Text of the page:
I’m back today with a summer top! I made this Darling Ranges Button-up two summers ago in a beautiful black linen from Blackbird Fabrics. In theory, this was supposed to be a classic button-up that could be worn on its own during summer. While I like the top, it’s not exactly what I was hoping for. As a result, it has not gotten as much wear as some of my other tops, like my Ashton Top.
The Pattern: Darling Ranges from Megan Nielsen
The Darling Ranges pattern is described as an “Easily adaptable modern shirt dress. Pattern features deep v-neck, button front, high waistline, multiple sleeve lengths, large pockets and ties at the back to allow it to be worn in a fitted or loose style.” I obviously made the shirt view, which features no darts and sews up quickly.
Note the “deep v-neck” – that is not an exaggeration! I read on the Megan Nielsen blog that the v-neck was perhaps too deep for some and to consider raising it. Usually, I don’t make adjustments on the first iteration of a pattern, but I decided to follow this advice here. For this one, I raised it 1-1/8″ and I’m very glad I did. In the photos, I am wearing a lace camisole underneath. That really helps to show just how low-cut it is on me.
The Fabric: Lightweight Washed Linen
I got this fabric, a lightweight washed linen, from Blackbird Fabrics. I don’t see it on their site anymore, but they do have a variety of linens to choose from! It’s a lovely fabric, and I thought it would suit the Darling Ranges pattern nicely. I have their washed linen (slightly heavier weight) in teal that was also supposed to become a Darling Ranges.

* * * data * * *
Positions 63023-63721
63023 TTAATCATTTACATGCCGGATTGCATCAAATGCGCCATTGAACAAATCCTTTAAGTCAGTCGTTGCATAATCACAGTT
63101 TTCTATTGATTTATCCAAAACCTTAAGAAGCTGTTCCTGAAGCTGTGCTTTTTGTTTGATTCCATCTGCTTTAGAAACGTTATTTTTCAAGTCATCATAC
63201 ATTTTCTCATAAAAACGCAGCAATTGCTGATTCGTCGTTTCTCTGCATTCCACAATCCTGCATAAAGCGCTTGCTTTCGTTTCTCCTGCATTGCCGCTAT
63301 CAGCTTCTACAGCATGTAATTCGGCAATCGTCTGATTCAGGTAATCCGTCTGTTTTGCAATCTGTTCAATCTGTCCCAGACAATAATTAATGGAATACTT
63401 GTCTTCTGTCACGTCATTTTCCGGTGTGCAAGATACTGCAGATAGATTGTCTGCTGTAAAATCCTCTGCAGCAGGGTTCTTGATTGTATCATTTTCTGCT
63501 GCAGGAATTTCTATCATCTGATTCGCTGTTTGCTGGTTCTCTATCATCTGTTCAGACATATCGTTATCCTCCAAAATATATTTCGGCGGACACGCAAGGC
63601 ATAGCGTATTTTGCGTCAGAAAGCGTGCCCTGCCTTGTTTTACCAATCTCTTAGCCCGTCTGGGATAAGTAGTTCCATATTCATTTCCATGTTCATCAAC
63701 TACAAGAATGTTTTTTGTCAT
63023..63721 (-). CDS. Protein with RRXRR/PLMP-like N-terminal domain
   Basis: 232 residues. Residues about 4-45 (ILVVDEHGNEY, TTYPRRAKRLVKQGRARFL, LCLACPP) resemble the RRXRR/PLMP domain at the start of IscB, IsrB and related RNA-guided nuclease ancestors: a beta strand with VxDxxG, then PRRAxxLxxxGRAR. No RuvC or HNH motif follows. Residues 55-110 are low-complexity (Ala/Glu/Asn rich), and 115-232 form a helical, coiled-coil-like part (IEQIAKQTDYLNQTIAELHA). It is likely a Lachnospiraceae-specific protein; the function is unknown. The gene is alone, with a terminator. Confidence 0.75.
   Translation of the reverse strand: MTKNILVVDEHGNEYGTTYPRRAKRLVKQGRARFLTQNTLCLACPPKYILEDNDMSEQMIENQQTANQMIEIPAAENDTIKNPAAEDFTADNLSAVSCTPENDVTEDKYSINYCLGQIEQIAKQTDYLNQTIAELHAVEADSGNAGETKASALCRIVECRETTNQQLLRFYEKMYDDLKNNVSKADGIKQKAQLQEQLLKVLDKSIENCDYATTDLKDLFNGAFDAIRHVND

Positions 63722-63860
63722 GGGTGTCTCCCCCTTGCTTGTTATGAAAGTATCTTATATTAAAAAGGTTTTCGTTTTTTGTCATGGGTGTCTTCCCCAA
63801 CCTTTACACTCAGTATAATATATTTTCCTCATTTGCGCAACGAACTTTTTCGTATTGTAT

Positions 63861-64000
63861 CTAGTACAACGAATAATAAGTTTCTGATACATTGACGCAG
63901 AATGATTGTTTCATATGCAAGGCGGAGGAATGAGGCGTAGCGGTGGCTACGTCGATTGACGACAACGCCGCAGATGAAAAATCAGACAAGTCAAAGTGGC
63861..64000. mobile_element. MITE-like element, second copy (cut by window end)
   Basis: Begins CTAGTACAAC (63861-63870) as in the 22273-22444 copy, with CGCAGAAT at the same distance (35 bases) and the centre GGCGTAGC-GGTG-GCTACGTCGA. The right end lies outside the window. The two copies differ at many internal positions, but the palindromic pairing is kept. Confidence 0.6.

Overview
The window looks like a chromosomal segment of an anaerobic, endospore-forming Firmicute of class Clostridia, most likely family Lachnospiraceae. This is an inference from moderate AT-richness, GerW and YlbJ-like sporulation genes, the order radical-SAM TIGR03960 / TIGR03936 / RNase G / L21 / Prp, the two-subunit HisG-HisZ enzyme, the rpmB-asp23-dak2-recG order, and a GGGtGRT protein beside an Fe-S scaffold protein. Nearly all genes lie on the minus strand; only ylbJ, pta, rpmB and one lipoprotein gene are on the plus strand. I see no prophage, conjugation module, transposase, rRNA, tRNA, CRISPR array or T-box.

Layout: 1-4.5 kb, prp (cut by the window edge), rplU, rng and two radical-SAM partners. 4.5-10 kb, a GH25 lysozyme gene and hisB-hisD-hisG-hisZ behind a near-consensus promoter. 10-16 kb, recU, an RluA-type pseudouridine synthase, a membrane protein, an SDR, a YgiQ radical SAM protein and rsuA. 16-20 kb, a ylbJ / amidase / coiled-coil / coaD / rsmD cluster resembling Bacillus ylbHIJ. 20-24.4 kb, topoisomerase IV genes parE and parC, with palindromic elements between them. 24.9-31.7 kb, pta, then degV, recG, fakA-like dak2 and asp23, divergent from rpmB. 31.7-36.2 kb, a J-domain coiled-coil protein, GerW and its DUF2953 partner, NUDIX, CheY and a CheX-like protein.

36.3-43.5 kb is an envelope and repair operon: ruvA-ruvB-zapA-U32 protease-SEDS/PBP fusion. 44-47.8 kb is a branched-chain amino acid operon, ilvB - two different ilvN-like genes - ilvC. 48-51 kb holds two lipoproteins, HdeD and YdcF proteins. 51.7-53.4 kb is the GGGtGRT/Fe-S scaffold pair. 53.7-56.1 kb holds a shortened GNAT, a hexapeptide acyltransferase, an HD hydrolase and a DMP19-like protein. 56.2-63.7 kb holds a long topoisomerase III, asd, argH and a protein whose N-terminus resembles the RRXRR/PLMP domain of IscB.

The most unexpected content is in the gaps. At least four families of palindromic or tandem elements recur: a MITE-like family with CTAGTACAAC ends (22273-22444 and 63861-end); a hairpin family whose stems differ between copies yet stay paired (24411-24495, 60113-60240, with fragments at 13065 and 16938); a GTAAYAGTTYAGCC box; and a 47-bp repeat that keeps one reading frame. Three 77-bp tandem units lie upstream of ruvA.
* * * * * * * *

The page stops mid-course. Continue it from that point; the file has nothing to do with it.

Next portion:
Based on my measurements (HB34″/B37″/W29″/H42″), I chose size 10. I made view B – the dartless blouse. As I mentioned above, I raised the neckline by 1-1/8″ according to the instructions on the Megan Nielsen blog. Honestly, that was not even close to enough for me. I like a bit more coverage from my blouses, and this is still way too low. I’m not sure if I am just a bit bustier than the models so it’s more obvious. I easily could have raised it 2″+ without going too high.
The shirt sewed up pretty quickly, and I think it turned out nicely. The problem is, I was hoping for an airy summer top, but it really requires a camisole under it, which removes a lot of the airiness. I just don’t ever reach for it, which is a bummer. It has been done for over a year and I have never worn it out. It may be donated.
I will note that I very much appreciate the sleeve diameter. My arms are apparently on the larger side and I often find woven sleeves uncomfortable. These are large enough and long enough that I can move around comfortably!
I’d love to love this top. I just don’t. Between the loose fit (that makes it impossible to bend over without showing everything off) and the super low neckline, I just don’t wear it.
I hate knocking this pattern so much. It doesn’t look that low on the models to me. I won’t make it again as designed, but I may consider rounding the neckline and trying it out that way. I can raise it even more and get a different look out of it. I’ll keep you posted if I try it out!